By Dan Treadway
May 06, 2014

Miami Heat v Oklahoma City Thunder

One hundred and twenty-five members of the media filled out a ballot to determine the NBA's most valuable player this season, and out of all those people -- who presumably follow the league closely -- only six did not give Kevin Durant their first place vote.

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According to the voting results released by the league, the voters who chose LeBron James as their MVP over Durant were:

  • Steve Holman of Hawks Radio Network
  • Cedric Maxwell, a former NBA star who now calls Celtics games for WEEI in Boston.
  • Grant Napier, the Kings play-by-play announcer
  • Bob Fitzgerald, the Warriors play-by-play announcer
  • Bill Land, the Spurs play-by-play announcer
  • Al McCoy, the Suns play-by-play announcers
  • As you'll note, none of these voters happen to cover the Heat, so you can rule hometown bias out of their decision.

    It should also be noted that all of the voters above gave Durant a second-place vote.

    Considering that the definition of what constitutes a "most valuable player" generally varies from person to person, it's understandable that the vote wouldn't be unanimous during any given season. But what's particularly peculiar about these votes is that the person who these media members selected as their MVP -- LeBron James -- openly acknowledged that Durant deserved the award this season. Repeatedly.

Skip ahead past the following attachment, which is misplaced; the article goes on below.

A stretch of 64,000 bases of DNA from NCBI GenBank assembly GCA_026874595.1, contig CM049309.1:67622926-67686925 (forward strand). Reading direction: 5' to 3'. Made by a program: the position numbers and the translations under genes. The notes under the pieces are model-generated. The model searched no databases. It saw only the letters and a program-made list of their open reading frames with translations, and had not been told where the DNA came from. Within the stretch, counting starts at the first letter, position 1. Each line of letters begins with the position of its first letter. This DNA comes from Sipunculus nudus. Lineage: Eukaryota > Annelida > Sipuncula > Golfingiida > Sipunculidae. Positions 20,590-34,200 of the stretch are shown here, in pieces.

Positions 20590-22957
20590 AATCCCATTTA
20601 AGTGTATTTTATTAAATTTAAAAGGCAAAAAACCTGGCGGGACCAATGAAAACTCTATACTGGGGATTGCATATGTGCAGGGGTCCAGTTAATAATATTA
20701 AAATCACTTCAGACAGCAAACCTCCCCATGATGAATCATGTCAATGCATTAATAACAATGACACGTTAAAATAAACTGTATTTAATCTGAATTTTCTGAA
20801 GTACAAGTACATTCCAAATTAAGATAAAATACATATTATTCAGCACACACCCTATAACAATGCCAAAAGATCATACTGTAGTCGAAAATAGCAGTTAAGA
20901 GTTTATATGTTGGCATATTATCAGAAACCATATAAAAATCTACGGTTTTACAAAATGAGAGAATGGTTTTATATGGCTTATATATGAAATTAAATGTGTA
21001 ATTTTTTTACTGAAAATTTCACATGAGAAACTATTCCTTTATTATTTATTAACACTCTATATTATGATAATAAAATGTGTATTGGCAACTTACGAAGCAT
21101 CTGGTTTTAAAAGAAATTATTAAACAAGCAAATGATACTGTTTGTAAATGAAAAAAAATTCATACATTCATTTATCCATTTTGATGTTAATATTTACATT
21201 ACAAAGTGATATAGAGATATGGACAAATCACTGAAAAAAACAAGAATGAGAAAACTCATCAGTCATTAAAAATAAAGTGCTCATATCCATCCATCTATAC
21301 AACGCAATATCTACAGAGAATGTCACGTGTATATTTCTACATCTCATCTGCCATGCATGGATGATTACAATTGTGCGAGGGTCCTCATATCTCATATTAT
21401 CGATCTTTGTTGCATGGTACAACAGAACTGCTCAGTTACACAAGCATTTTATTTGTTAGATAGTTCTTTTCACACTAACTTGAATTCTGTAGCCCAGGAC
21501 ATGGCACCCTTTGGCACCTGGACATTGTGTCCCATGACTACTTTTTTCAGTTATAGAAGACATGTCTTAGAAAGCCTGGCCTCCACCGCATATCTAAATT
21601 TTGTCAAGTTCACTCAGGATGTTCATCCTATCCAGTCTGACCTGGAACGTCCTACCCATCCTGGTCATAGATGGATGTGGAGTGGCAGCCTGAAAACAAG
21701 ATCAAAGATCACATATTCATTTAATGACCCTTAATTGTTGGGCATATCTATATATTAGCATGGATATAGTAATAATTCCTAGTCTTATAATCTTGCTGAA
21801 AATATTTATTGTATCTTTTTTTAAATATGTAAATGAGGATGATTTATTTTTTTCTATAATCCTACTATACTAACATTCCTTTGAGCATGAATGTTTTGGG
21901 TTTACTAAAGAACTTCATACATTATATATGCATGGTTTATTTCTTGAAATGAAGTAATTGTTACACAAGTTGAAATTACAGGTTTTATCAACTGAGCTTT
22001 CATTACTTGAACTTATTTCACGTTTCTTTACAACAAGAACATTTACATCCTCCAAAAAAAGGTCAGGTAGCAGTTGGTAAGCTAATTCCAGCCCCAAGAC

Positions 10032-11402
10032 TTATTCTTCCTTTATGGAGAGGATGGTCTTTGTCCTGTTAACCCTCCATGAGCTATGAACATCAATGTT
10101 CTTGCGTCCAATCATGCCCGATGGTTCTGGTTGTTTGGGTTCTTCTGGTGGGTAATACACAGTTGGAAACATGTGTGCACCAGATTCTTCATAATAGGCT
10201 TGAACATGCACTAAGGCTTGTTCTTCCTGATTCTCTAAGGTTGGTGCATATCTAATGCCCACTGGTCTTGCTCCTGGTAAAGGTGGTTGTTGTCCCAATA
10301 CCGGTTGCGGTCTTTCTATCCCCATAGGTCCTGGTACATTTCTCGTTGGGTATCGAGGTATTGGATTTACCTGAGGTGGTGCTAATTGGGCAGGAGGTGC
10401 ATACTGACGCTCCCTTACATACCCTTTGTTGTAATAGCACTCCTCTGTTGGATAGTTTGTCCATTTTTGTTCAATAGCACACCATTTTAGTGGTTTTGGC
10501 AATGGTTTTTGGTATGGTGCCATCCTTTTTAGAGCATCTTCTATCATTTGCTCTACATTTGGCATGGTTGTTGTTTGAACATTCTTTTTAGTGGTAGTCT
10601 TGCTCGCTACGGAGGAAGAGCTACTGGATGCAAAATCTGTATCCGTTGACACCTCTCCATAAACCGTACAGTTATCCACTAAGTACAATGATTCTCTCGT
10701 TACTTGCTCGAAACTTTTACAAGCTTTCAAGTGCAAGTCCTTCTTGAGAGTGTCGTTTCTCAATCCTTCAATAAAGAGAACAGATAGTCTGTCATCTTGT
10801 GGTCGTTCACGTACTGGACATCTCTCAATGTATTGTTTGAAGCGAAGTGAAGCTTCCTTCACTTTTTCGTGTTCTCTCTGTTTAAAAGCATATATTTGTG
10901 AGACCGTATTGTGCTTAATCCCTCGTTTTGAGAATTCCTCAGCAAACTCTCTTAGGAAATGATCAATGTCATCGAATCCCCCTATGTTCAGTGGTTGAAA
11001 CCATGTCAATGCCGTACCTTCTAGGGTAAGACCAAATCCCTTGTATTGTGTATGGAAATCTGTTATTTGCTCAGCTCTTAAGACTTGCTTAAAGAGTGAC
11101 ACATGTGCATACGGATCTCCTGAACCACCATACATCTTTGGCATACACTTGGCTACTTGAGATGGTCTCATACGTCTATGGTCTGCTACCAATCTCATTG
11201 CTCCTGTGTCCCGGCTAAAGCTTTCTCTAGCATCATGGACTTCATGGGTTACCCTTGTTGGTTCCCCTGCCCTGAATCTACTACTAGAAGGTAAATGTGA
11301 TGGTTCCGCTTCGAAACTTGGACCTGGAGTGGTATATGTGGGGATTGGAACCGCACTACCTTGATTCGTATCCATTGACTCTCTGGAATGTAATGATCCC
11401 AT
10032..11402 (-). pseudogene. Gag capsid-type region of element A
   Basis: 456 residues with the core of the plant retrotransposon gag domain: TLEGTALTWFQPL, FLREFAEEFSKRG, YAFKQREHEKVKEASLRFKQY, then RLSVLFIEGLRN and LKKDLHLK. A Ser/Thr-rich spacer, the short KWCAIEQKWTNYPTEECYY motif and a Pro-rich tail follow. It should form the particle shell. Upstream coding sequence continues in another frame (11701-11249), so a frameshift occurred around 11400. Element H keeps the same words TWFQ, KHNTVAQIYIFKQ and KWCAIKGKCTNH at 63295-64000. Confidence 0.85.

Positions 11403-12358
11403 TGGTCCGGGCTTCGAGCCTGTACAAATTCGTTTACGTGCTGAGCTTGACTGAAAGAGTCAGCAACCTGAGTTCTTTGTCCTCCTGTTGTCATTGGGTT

In April, LeBron told the Miami Herald that Durant was "the most consistent basketball player as far as MVP this year" and that "if [Durant] was rewarded with the MVP, it would be great."

    And just yesterday, LeBron reiterated that Durant deserved the nod over him, telling reporters, “Much respect to him and he deserves it. He had a big-time MVP season.”

    I mean, Greivis Vasquez of the Raptors even compared Kevin Durant to Jesus this season because of his unfathomable skill.

    Durant's Thunder team had five more wins than the Heat during the regular season, and they were playing in a stacked Western Conference. Even just in terms of head-to-head statistics, Durant had the nod over LeBron in points, rebounds and player efficiency rating.

    It's understandable to vote LeBron James as the MVP of the league in most cases, given that almost anybody would concede that he's the best basketball player on the planet. But voting for James over Durant during a season in which the King himself conceded that another player deserves the honor? Well, that takes a little bit of chutzpah.

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